How Air Source heat pumps work

Air source heat pumps take ambient heat from the air and concentrate this for use as heating in your home. This significantly reduces the amount of energy from non-renewable sources that you need to use for heating, saving you money and reducing your carbon footprint.

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Technical information made simple

Unlike a ground source heat pump you do not need any outside space to bury piping. However you will need an exterior wall with a good air flow on which to mount the pump. They are generally the size of a small air conditioning unit.

  1. The Air Handling Unit takes energy from the outside air – this is the box that is situated outside. It contains a large fan that draws the external air into the unit.
  2. In the similar way as Ground Source Heat Pumps heat from the air is absorbed into a fluid which is pumped through a heat exchanger in the heat pump.
  3. Heat is extracted by the refrigeration system and then passed through the heat pump compressor, to concentrate it to a higher temperature that is capable of heating water for your heating and hot water systems.

Heat pumps can only deliver heat at lower temperatures, which means that they are most efficient if they are left on constantly during the winter. If you are using a heat pump to heat water for heating then you should use lower temperature radiators, as air source heat pumps do not produce water as hot as gas systems.

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There are two types of Air Source heat pump system, based on how they distribute the heat that they collect from the air into your home:

  • An air-to-water system – distributes heat via your water filled central heating system. For optimum efficiency they tend to use under-floor heating and large radiators as they operate at lower temperatures
  • An air-to-air system – creates warm air which is then circulated by fans to heat your home.

There are other types of heat pump, and they work on a very similar principle but tend to draw heat from different sources:

  1. Ground Source Heat Pumps: They draw heat from the ground and are typically more expensive but generate more heat.
  2. Water source heat pumps: This is very similar to a ground source system except that the ground loop is immersed in water, such as a lake or river.
  3. MVHR (Mechanical Ventilation and Heat Recovery): Exhaust-air-source systems, which are often called MVHR. These systems recover the heat from air leaving your home via vents. This is most effective in more air-tight homes.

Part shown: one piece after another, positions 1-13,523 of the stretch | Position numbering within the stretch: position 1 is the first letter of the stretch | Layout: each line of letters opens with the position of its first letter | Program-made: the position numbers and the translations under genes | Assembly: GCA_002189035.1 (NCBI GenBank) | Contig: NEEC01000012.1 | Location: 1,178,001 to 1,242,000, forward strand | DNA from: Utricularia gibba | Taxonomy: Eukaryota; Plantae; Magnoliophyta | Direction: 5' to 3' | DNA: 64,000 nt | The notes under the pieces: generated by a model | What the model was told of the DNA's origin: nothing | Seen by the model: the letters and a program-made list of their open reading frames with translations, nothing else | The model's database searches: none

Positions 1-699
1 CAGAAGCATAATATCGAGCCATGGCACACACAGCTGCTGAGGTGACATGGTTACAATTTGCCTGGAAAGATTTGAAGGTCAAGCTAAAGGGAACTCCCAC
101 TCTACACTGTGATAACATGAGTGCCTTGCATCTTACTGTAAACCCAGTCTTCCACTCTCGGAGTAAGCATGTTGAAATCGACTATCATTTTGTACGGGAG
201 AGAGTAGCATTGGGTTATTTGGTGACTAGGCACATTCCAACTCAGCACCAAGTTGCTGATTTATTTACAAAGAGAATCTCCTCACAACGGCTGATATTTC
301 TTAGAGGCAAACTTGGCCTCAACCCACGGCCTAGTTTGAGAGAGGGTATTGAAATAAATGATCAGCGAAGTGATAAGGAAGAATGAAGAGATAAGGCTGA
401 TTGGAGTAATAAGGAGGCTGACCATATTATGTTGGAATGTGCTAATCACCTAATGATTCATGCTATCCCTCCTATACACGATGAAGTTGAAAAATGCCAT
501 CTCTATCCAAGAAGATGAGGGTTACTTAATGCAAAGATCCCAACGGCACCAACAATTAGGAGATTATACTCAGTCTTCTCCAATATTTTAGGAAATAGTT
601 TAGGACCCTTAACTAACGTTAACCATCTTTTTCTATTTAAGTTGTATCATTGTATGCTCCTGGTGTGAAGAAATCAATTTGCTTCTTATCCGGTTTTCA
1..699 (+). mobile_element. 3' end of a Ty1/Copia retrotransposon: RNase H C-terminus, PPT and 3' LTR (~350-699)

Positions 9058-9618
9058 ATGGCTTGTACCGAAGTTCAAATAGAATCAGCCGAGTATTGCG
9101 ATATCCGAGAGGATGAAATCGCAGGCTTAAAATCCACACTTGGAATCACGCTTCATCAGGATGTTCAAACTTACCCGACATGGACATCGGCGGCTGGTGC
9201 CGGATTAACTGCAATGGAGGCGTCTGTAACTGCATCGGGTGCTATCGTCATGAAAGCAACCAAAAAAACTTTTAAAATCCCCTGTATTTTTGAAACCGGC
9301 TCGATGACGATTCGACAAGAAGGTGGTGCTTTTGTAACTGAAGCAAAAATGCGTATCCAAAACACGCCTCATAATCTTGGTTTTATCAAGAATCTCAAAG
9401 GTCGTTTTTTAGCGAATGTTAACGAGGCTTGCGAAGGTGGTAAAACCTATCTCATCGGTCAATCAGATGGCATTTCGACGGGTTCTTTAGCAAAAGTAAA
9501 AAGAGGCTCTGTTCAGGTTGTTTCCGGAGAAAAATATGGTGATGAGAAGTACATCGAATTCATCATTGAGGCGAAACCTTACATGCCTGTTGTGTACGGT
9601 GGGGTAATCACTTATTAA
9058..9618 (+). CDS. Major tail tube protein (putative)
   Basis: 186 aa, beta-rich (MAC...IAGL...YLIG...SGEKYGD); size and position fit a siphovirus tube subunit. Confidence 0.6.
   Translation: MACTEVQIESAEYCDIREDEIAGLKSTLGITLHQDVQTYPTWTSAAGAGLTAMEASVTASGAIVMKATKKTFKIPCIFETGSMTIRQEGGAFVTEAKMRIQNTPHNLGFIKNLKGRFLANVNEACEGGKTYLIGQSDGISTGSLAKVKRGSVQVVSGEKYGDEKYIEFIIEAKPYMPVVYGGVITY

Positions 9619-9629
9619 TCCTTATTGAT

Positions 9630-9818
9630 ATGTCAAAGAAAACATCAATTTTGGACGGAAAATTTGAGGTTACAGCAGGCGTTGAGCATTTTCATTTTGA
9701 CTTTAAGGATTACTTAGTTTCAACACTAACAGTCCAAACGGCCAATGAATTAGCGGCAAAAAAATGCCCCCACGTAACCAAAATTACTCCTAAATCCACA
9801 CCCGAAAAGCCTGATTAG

Installation

In order to qualify for the Renewable Heat Incentive and RHPP the system must be fitted by a MCS accredited installer. Find out more about the Installation of Air Source Heat Pumps.

FAQs

How much space do I need for my air source heat pump?
This will depend on the make and model of the heat pump. The air handling unit component of the pump will need to be fitted in a location where air can circulate freely, so typically on an outside wall. Typically the air handling unit will be similar in size to a kitchen appliance, such as a washing machine or dishwasher. You will also need space inside your house for the heat pump itself.
Will an air source heat pump provide enough hot water for heating and hot water?
If you do not heat your water beyond 55°C and your system has been correctly scaled and fitted for your needs there is no reason why all your domestic hot water requirements shouldn't be provided by the air source heat pump throughout the year. It should be noted that heat pumps produce water at a lower temperature than boiler systems, meaning that you will need larger radiators or an underfloor heating system or the pump to heat your house effectively.
Can I heat my swimming Pool with an air source heat pump?
Air source heat pumps are ideal for pools. Note that for existing swimming pools the current heat exchanger would need to be changed.
Will I need a new boiler to install an air source heat pump?
An air source heat pump can provide all your hot water and heating requirements without the need for top-up from a boiler. However, a boiler can be used alongside the pump system as a top up to meet demand in colder weather. This will depend on your current heating system's design.
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